Mason Johnson’s first contribution to Fort Worth theatre commenced in 1956 with the production of “Brigadoon” at Texas Wesleyan. Sixty-one years later, Johnson is still making an impact on the campus. The first ever digital copy of Mason Johnson’s work, who was known as a prominent pioneer of Fort Worth theatre, is now available online at West Library.
In 1959, Johnson founded the Children’s Theatre at Casa Manana. He was its first dean and planned the curriculum of the classes. In the 1970s he served on the Casa Manana Board of Directors, and he eventually went to serve on the Boards of the Fort Worth Ballet and the Fort Worth Opera.
“Johnson was a driving influence in bringing high-quality professional theatre to Fort Worth,” Louis Sherwood, university archivist, said. “To have the first ever digital collection of Mason Johnson available online, not only benefits students but everyone who might come across them. This is huge for a variety of people ranging from student to history buff, to Hollywood and Broadway producers and performers.”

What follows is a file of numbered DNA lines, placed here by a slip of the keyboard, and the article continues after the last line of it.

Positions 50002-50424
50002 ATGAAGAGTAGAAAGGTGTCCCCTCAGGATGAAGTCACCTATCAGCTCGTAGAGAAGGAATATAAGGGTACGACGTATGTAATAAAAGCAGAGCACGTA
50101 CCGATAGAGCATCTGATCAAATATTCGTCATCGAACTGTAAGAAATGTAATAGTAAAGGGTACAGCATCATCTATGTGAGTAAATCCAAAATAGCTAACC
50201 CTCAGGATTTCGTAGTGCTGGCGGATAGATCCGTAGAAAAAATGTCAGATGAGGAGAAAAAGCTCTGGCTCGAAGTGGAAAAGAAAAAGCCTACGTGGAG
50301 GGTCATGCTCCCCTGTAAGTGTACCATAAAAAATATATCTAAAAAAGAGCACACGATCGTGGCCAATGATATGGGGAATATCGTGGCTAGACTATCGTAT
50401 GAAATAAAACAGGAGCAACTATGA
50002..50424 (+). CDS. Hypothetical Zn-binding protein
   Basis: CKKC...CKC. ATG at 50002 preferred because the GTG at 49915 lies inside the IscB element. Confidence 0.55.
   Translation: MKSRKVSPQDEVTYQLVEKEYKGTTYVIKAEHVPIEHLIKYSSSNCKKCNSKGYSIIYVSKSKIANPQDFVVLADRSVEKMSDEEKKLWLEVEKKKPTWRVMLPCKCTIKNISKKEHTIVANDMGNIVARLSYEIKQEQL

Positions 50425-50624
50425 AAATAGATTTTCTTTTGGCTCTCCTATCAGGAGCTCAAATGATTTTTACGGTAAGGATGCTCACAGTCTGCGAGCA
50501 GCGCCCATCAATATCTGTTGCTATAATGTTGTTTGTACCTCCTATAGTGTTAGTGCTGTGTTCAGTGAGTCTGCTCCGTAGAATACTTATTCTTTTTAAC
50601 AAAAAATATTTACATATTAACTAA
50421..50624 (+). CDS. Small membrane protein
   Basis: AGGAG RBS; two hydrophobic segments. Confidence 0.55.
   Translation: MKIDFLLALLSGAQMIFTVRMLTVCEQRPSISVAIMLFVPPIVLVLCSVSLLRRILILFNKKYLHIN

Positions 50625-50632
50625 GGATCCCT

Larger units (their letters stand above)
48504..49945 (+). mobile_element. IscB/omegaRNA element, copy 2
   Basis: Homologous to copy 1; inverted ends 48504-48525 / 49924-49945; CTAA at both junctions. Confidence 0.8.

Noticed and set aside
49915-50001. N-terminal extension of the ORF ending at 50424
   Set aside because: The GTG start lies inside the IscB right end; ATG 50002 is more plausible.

Johnson began pursuing his interest in the arts in the fall of 1939 when he enrolled at the University of Texas at Austin to study drama. His senior year was interrupted by World War II. During the war, Johnson wrote his first musical, “Square Your Hat,” a spoof of navy life, in 1945. After the war, Johnson worked on over 42 shows, many of which he would eventually stage at Texas Wesleyan.
Early productions featured some professional performers as well as Texas Wesleyan students. Wesleyan's musicals became an anticipated community event and were publicized on television from the very beginning in 1955. In addition, they were also promoted and reviewed by the arts columnists in the local newspapers. The theatre program during Johnson's years produced several graduates who went on to have careers on Broadway.
The digital collection includes video tapes, audio recordings, photographs, playbills, programs and miscellaneous memorabilia, and can be found online at Texas Wesleyan West Library.